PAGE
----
Who Owns the Wind?

3 Oct 2022 james

The promise of a publicly owned renewable energy system

Resident at a Moray West wind farm community consultation event

The North Westerly gale billows and shakes the heavy white pvc of the marquee on the Portsoy harbourside, Aberdeenshire. Festival goers drift from stall to stall, under the pallid light of sun through plastic, dithering over the t-towels and pots of honey. At one end of the tent, a wall is taken up by a row of roller banners printed with text and logos, maps and images. A man in his twenties with an alert haircut stands eager to do battle on behalf of the Moray West community consultation team.

Facing a half-interested audience sheltering from the wind, his task is to explain the great benefits that stand to accrue on the back of the Moray West wind farm that is moving towards construction far out in the Moray Firth, east of Inverness. All the data, it seems, is on display in the exhibition. Off the coast of Caithness, in 150 feet of water, 65 turbines will be erected over 110 square miles of seabed – an area the size of Bristol. They will generate 860 megawatts of electricity, enough for 30% of Scotland’s energy needs (according to the exhibition), powering up to 640,000 homes and saving 1.1 million tonnes of CO2 every year. It will employ 60 personnel working out of its port base in Buckie, to the east of Portsoy where this tent stands. Everything is clear, apparently, about this bright future.

As a visitor to this, the Scottish Traditional Boat Festival, I  listen in to the community outreach officer and scan the text and diagrams that cover the 6 foot high panels. It is hard to find out who’s behind this scheme. Who owns it? It would be easy to assume that Moray West was being undertaken by Moray West, that the company is the project, or the project is the company. Closer inspection of a handout reveals that the initiative is undertaken by Ocean Winds, but quite who they are is unclear.

Moray West offshore wind farm and the cables running from it to the coast and beyond

One panel gives a detailed map of how the wind farm exports the electricity it generates. A cable will run 40 miles across the seabed, until it reaches the coast at Sandend just west of Portsoy. From here another cable, a further 20 miles long, will be run underground along the valleys of the Burn of Fordyce and Burn of Inverkindling until it meets the National Grid at the substation of Blackhillock near the town of Keith. From there the power will flow to anywhere in the UK, to the bulb that lights your room, to the battery that fuels your laptop or phone.

I step outside the marquee. The power of the wind has whipped the grey sea into white horses that ride in and break upon the arm of Portsoy New Harbour. There are clusters of anoraked visitors on the quayside. During a break in the rain they stare down at the few wooden vessels moored in the Old Harbour. The perfect lines of a Herring Fyvie and a Herring Zulu. Each of these boats is maintained with love, care and volunteers. These ships, these machines, were part of the fleet that captured in its nets the gargantuan harvest of North Sea Herring. The tools that created silver scaly mountains on docksides, mighty piles of barrels of pickled fish, and substantial profits for the owners of the Zulus in the years of the Herring Boom before the 1st World War. People have fished these offshore North Sea waters for over a thousand years, and for all but the last century and a half they used the power of the wind. The wind in flax or cotton lug sails.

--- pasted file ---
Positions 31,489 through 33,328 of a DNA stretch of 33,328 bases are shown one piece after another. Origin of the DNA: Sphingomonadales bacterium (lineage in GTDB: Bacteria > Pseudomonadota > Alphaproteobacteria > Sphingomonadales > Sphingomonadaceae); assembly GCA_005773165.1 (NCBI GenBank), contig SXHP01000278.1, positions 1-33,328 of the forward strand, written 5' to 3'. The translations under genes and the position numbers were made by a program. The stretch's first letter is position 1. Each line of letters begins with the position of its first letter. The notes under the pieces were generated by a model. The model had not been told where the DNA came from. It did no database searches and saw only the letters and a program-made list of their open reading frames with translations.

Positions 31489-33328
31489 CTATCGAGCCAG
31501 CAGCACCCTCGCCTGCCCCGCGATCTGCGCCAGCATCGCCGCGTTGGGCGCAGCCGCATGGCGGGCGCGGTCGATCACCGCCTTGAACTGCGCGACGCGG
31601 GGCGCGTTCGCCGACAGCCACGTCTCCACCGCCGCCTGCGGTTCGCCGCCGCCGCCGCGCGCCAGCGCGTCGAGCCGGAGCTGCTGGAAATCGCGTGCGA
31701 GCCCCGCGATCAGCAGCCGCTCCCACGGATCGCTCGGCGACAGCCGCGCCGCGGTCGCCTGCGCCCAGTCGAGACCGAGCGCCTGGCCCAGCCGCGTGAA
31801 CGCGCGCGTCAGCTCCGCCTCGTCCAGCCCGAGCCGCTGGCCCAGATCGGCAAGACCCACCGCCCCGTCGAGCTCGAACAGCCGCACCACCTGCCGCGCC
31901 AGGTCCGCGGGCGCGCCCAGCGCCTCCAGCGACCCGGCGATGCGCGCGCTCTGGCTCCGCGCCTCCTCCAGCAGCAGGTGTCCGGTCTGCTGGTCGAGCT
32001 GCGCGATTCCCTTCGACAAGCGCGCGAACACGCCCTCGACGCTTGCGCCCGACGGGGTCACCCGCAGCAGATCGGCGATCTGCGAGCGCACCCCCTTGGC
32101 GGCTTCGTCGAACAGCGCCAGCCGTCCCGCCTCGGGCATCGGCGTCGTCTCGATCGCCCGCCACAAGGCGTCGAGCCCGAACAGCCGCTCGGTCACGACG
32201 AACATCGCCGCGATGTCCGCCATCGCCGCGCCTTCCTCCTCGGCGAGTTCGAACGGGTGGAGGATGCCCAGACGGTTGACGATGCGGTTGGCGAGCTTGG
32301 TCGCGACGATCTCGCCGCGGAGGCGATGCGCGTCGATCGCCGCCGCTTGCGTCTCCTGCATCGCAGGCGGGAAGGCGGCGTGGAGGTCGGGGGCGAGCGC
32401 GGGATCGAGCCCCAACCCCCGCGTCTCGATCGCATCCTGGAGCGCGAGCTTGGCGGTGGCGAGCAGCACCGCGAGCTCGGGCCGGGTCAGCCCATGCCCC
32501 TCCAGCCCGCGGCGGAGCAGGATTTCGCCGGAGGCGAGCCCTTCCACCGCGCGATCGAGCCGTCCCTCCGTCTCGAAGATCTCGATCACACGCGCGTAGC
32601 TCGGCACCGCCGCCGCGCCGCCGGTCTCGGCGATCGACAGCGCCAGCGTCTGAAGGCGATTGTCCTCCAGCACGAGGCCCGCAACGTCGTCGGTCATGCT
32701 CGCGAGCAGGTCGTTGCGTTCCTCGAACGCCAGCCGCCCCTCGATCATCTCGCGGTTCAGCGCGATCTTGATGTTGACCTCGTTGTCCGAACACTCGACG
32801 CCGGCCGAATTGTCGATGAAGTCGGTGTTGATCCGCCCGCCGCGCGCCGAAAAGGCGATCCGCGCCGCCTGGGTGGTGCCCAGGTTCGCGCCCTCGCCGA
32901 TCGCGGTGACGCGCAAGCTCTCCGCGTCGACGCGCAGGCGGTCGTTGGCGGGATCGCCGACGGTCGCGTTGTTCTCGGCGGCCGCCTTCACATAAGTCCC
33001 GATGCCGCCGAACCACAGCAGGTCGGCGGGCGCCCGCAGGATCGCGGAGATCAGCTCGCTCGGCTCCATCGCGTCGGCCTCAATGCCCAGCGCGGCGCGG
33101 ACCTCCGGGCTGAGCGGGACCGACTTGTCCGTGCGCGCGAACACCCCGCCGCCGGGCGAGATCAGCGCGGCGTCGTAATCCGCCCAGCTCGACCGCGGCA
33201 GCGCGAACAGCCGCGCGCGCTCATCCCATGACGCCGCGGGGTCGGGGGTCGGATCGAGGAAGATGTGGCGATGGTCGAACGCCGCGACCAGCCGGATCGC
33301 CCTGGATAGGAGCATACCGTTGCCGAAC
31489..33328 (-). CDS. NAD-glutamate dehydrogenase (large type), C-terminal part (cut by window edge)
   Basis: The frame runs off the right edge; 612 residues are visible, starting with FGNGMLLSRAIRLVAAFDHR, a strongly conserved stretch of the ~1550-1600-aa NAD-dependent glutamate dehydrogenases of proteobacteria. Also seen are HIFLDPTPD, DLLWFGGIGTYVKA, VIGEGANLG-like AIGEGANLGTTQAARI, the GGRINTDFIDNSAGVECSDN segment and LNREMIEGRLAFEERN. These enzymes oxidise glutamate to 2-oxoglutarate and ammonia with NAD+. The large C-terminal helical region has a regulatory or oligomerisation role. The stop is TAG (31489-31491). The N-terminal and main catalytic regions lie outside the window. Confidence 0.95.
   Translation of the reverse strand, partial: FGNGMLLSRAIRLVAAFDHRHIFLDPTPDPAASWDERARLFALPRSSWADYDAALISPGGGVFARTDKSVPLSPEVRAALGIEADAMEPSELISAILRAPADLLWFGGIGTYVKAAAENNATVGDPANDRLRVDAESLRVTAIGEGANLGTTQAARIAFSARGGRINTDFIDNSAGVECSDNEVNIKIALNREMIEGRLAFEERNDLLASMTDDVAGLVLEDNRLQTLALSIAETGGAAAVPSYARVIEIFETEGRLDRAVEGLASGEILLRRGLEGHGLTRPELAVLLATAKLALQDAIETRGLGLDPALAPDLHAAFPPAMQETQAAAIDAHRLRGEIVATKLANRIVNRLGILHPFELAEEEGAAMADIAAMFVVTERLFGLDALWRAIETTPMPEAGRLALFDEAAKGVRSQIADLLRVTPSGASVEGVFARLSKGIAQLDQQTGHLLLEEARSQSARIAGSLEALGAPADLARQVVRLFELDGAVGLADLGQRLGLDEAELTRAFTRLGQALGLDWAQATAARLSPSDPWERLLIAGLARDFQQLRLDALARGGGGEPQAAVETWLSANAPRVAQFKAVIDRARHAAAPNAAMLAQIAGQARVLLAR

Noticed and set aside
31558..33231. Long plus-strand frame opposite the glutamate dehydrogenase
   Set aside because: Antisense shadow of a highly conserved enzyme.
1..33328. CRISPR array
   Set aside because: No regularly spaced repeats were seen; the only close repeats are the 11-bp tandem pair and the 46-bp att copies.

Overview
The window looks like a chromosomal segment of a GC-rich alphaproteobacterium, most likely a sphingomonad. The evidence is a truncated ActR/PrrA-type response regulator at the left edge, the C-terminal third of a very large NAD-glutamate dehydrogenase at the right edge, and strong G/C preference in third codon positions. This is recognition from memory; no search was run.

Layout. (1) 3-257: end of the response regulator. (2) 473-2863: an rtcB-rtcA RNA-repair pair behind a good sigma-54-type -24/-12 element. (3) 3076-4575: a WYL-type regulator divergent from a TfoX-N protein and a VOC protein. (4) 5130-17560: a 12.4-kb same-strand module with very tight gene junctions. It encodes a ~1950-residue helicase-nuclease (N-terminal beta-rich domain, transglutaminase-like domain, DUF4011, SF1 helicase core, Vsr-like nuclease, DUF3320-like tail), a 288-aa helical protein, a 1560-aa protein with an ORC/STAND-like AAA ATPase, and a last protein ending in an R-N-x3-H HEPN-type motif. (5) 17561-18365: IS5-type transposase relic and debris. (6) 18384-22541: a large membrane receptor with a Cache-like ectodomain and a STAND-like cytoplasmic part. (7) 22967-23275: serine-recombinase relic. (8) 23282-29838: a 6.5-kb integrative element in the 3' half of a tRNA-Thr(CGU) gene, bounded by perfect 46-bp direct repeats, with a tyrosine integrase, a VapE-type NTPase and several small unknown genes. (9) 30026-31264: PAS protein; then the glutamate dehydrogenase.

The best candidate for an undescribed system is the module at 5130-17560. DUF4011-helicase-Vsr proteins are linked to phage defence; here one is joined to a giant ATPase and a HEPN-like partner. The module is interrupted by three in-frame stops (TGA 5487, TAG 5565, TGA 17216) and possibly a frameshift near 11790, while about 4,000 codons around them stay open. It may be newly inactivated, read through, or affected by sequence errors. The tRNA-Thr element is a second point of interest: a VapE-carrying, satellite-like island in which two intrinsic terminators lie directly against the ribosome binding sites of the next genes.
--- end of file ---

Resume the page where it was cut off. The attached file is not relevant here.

A Zulu fishing boat registered to the port of Banff – c. 1904

Far out at the very horizon are the pale grey lines of offshore turbines, the rhythmic pillars of Moray East wind farm. Up and running since 2022, it’s the second largest offshore wind farm in the world, and also owned by Ocean Winds. But who is this company that owns the tools that reap the harvest of the wind across the sea?

This symbol of the new post-fossil fuel world is owned by the capital behind the existing oil & gas world. Ocean Winds is owned by EDP Renewables, which is itself owned by EDP (the Portuguese oil & gas corporation, Energias de Portugal), who are in turn owned by the China Three Gorges Corp, BlackRock Inc, Oppidum Capital SL, Canada Pension Plan Investment Board, Amundi Asset Management, Norges Bank, Qatar Investment Authority, Sonatrach, and ‘remaining shareholders’. BlackRock is one of the world’s largest investment companies that holds – among other things – the biggest single shareholding in BP and is constantly criticised for its investment in fossil fuels. Here too is Sonatrach, the Algerian state oil & gas company.

This is a pattern we see again and again in the infrastructure being constructed around Britain and elsewhere across the globe. Infrastructure that is intended to address climate chaos – witness the Viking onshore wind farm in Shetland and the planned HyNet Carbon Capture scheme in Liverpool Bay.

The turbines that generate profit for these shareholders must stand somewhere, but the electricity is worthless unless a cable can connect the wind farm to the National Grid. Who owns the seabed that the turbines stand upon? Who owns the farmland that the cable crosses once it reaches the shore? Neither of these things is revealed in the community exhibition.

The seabed belongs to King Charles III, or rather the Crown Estates, which accrues rental income from the lease of the rights over the seabed to Ocean Winds for the duration of the project. (The British monarch is reportedly the 6th largest landowner on Earth, so this is but a fraction of his portfolio.)